Also, talk seriously with each sibling. Tell each one that s/he is precious to you, so you expect them to love each other, too. Praise each child when s/he does something nice for the other sibling.

Another tactic you might try: I recommend you make a study of the children’s interactions. Frequently squabbling takes on a pattern–becomes a “game,” if you will–with Child A masterfully pushing Child B’s buttons, and Child B exploding in a way that thoroughly delights Child A. Then come the predictable retaliations, and the counter-retaliations, and then each side escalates . . . It sure gets old, doesn’t it?!

With older children, (say, age ten and up) it is sometimes possible to make them see the pattern. You can then give them the power and opportunity to break the pattern, (if they truly want to—sometimes fighting is quite literally a game, and one or both actually enjoys their roles in it.) It’s especially useful to help Child B, the usual victim, to learn to control his or her response.

In addition, watch yourself. Could it be that your signals contribute to them fighting for attention? This requires soul-searching, and I’ll leave you to your own private search.

How do homeschooling parents manage to work with children at different grade levels? I need help!

It can be tough, sometimes, to work with (help or teach) children of different ages and abilities. But it’s not tough for homeschoolers alone; let’s face it, teachers in normal public and private schools have to deal with many more children who have (even if a narrow range of age) a wide range of interests, maturity levels, learning styles, and abilities. Also, parents can have difficulties dealing with the conflicting needs and interests of their children even if they do not homeschool their kids.

Homeschoolers often have a great benefit over school teachers and students: cross-age tutoring is school-lingo for a proven technique that is far easier in the home than in a school. Homeschooled children tend to be closer to their siblings and more apt to spend time in mixed-age groups. Younger kids tend to learn from older ones naturally, through observation and emulation; older siblings often enjoy “teaching” what they know, and thereby learn it twice as well as before, while imparting new skills or knowledge to their younger brothers and sisters.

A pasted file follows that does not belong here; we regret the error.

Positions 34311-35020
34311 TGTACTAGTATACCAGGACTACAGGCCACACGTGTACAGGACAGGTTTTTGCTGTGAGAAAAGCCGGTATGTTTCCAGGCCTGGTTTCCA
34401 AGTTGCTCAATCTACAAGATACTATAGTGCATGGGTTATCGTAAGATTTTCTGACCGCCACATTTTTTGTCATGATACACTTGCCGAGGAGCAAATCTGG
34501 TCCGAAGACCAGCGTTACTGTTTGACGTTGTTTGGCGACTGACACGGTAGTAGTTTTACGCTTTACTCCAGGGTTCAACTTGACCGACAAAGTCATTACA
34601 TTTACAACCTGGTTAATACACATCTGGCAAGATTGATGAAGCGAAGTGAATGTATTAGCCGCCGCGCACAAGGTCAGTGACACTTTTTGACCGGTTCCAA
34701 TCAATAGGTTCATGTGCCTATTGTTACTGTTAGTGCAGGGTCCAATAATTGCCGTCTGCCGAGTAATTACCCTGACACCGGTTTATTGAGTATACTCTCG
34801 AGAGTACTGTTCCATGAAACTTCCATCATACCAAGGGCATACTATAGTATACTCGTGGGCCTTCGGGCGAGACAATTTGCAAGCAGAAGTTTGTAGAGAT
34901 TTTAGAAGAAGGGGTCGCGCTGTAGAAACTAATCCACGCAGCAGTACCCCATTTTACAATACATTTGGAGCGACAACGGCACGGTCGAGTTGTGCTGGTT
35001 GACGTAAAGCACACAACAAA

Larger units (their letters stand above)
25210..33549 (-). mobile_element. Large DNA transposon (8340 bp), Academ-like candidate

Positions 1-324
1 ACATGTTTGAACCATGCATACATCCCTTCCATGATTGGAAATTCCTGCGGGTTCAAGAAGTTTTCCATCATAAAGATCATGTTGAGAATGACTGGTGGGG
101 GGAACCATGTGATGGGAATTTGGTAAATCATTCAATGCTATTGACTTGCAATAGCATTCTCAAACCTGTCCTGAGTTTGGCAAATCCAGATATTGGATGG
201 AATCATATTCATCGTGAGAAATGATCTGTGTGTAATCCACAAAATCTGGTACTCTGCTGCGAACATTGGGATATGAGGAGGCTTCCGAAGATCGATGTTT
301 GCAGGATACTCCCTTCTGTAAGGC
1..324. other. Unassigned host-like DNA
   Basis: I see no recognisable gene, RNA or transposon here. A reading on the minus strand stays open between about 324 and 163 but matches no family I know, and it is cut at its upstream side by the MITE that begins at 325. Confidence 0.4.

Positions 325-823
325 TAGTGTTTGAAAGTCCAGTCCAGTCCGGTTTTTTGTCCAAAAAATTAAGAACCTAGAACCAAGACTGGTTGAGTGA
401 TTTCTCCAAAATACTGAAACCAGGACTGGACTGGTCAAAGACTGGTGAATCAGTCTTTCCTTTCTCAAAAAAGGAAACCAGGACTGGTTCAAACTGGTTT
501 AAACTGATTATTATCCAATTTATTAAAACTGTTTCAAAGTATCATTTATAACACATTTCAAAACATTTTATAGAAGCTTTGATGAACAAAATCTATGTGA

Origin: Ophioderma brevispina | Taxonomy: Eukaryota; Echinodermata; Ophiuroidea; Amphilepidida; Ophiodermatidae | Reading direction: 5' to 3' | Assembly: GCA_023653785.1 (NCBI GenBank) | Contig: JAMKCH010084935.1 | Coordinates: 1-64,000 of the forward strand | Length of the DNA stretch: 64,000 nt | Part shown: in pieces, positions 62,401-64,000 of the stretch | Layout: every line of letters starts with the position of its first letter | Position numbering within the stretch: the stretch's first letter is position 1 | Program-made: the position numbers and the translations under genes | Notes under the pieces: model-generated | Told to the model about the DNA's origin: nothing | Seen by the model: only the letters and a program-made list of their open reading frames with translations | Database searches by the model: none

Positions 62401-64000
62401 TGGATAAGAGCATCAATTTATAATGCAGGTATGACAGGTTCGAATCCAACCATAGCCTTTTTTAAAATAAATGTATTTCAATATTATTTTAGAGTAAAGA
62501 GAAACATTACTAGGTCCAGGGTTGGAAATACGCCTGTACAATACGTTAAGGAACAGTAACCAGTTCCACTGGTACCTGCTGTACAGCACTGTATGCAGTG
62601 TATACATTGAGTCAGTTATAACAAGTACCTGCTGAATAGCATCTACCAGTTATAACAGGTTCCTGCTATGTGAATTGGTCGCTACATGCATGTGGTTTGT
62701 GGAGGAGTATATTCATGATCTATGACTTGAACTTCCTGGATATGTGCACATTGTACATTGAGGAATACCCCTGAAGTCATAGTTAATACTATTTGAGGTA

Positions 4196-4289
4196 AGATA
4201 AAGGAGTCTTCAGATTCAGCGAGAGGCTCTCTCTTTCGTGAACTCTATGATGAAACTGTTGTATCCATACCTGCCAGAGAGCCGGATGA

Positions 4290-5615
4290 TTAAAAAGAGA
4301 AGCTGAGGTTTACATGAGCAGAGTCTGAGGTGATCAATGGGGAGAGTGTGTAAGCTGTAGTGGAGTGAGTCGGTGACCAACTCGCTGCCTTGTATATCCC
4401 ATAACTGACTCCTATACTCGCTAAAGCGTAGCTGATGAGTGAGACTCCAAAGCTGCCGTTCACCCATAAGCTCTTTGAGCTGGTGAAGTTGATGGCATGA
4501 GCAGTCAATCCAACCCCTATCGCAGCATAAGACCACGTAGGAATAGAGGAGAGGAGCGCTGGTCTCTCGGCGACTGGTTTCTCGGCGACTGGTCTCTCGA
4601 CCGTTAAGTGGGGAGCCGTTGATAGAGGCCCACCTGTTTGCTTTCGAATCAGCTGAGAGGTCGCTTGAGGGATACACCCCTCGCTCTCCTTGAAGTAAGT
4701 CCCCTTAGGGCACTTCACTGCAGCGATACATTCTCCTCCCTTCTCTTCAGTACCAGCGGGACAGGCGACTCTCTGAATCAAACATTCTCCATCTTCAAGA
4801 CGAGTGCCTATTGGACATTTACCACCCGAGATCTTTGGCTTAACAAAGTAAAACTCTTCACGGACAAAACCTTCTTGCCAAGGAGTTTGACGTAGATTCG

But you seem to be struggling, so here are a few ideas from veteran homeschool parents:

  • I try to spend a little one-on-one time in the morning with each of my children, discussing the day’s plans and what they want to do.
  • Each of us takes turns having fun with the youngest while the others are doing quiet projects, reading, or using the computer. For example, my oldest child will read a book to the 5-year-old while the other teen and I work on Algebra. Then I spend some time with the oldest on Geometry while the other two play checkers. Finally, I have a great time playing with number scales and colored rods with my youngest while my two teens do art projects and free reading.
  • My children are close together in age (2 years apart) and have always been interested in the same topics. So far, all three of us have learned about space and dinosaurs and such together, each assimilating facts and developing concepts in our own way, at our own level. When I read aloud, I always read to both at the same time. Then we discuss what we read. It works for us! (So far!)
  • When I had a third baby, life went on fairly normally for the first six months. I was still able to do fun projects with my older two children as the baby slept in a sling. But with toddlerhood, everything changed. I suddenly had to supervise the baby almost all the time, so I just COULDN’T work with the older kids very often. However, that time was kind of wonderful; my kids grew in maturity and responsibility and became much more independent, not only in academics, but also in life-styles such as cooking.